A high level overview of the mobile terminals and base stations of the present invention is provided prior to delving into the structural and functional details of the preferred embodiments. With reference to FIG. 2, a base station configured according to one embodiment of the present invention is illustrated. The base station generally includes a control system 20, a baseband processor 22, transmit circuitry 24, receive circuitry 26, multiple antennas 28, and a network interface 30. The receive circuitry 26 receives radio frequency signals through antennas 28 bearing information from one or more remote transmitters provided by mobile terminals (illustrated in FIG. 3). Preferably, a low noise amplifier and a filter (not shown) cooperate to amplify and remove broadband interference from the signal for processing. Downconversion and digitization circuitry (not shown) will then downconvert the filtered, received signal to an intermediate or baseband frequency signal, which is then digitized into one or more digital streams.
The received information may include data and control information. For the present invention, the mobile terminal will provide feedback reporting the extent of which information transmitted from the base station is properly received at the mobile terminal. The receive circuitry 26 will recover the information fed back to the base station and provide it to the control system 20 for processing as will be described in detail further below.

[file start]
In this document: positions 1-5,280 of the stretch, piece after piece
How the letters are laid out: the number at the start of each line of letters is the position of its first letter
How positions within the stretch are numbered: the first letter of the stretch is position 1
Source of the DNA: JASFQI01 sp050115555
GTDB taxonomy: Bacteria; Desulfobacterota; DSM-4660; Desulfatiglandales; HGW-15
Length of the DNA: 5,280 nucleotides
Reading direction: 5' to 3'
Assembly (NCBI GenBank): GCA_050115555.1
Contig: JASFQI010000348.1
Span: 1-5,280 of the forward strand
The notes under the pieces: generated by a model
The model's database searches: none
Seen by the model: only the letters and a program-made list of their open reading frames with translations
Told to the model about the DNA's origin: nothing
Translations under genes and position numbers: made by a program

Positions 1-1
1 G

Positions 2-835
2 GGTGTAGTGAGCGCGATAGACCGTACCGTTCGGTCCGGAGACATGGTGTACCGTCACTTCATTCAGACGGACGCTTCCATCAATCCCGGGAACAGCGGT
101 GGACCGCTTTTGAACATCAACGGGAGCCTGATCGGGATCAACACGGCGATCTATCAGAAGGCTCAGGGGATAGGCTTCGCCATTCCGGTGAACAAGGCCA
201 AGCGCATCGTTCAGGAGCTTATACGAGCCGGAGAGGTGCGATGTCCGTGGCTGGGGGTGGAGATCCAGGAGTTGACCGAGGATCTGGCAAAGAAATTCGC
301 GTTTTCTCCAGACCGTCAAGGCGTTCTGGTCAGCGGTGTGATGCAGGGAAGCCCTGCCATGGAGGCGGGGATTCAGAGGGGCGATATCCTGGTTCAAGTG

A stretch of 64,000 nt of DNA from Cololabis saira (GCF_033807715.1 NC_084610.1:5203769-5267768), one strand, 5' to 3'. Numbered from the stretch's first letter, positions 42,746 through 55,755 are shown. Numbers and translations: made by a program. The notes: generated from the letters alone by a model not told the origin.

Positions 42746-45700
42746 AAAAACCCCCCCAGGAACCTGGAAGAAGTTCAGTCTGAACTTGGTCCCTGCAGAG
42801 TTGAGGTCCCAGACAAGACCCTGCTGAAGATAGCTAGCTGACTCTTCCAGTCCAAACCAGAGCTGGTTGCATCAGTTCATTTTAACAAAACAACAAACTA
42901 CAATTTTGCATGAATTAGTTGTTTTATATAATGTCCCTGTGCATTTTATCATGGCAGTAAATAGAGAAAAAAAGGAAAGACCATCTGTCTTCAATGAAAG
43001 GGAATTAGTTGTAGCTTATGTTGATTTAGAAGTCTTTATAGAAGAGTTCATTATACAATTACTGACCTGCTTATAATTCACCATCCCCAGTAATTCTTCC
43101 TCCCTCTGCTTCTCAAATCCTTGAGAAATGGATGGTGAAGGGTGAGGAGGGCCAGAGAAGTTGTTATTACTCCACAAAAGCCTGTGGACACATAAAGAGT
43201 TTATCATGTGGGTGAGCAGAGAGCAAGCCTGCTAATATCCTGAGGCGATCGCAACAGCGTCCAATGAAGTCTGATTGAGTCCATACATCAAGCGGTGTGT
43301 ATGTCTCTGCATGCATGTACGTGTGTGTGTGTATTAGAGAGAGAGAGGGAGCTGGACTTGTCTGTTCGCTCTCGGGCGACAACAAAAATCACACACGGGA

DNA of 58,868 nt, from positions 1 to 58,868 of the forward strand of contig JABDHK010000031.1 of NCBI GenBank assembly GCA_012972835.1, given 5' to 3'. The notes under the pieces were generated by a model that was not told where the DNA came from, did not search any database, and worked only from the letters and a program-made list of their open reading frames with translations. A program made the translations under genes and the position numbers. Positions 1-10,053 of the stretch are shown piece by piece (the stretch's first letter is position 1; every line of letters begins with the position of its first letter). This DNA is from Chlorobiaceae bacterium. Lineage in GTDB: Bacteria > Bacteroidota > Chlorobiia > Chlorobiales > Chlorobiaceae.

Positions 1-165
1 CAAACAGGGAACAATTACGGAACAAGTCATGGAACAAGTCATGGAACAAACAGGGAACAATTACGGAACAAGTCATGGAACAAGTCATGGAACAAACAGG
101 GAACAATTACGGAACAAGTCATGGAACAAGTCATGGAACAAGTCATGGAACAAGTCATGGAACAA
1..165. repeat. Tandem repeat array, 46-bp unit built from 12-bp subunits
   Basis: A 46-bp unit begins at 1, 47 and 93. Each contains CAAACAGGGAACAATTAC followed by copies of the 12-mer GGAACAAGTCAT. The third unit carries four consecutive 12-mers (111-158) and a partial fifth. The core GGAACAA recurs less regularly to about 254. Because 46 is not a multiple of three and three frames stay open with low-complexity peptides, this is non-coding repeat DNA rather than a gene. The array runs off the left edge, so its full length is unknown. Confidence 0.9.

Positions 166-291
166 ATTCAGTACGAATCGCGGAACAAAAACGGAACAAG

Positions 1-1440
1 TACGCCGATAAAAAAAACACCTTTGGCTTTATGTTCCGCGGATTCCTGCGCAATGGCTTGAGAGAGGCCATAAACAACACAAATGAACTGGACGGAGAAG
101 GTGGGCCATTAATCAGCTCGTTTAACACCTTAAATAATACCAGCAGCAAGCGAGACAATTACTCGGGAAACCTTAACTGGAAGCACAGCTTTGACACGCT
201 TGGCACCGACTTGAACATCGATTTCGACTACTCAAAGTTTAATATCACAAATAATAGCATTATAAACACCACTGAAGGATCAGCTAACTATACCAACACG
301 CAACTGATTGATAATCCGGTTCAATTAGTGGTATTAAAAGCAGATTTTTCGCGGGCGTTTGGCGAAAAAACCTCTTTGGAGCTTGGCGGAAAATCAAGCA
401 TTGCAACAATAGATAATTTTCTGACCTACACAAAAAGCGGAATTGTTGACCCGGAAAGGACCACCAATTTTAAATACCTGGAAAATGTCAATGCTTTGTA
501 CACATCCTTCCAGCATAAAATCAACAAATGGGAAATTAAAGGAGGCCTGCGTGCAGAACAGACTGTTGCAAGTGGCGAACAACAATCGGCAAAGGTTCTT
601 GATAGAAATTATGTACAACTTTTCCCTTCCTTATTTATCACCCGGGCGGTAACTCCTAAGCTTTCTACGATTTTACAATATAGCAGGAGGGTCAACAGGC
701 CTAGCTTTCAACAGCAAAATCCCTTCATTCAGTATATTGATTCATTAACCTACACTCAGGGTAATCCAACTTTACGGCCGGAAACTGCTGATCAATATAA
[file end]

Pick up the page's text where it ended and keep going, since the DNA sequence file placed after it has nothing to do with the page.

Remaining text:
The baseband processor 22 processes the digitized received signal to extract the information or data bits conveyed in the received signal. This processing typically comprises demodulation, decoding, and error correction operations. As such, the baseband processor 22 is generally implemented in one or more digital signal processors (DSPs) and application specific integrated circuits (ASICs). The received information is then sent across a wireless network via the network interface 30 or transmitted to another mobile terminal serviced by the base station. The network interface 30 will typically interact with a base station controller and a circuit-switched network forming a part of a wireless network, which may be coupled to the public switched telephone network (PSTN).
On the transmit side, the baseband processor 22 receives digitized data, which may represent voice, data, video, or control information, from the network interface 30, and encodes the data for transmission. The data may include data being transmitted for the first time or that being retransmitted due to failed reception at the mobile terminal. As will be discussed below, retransmitted data may be transmitted alone or integrally with new data depending on the transmission protocol.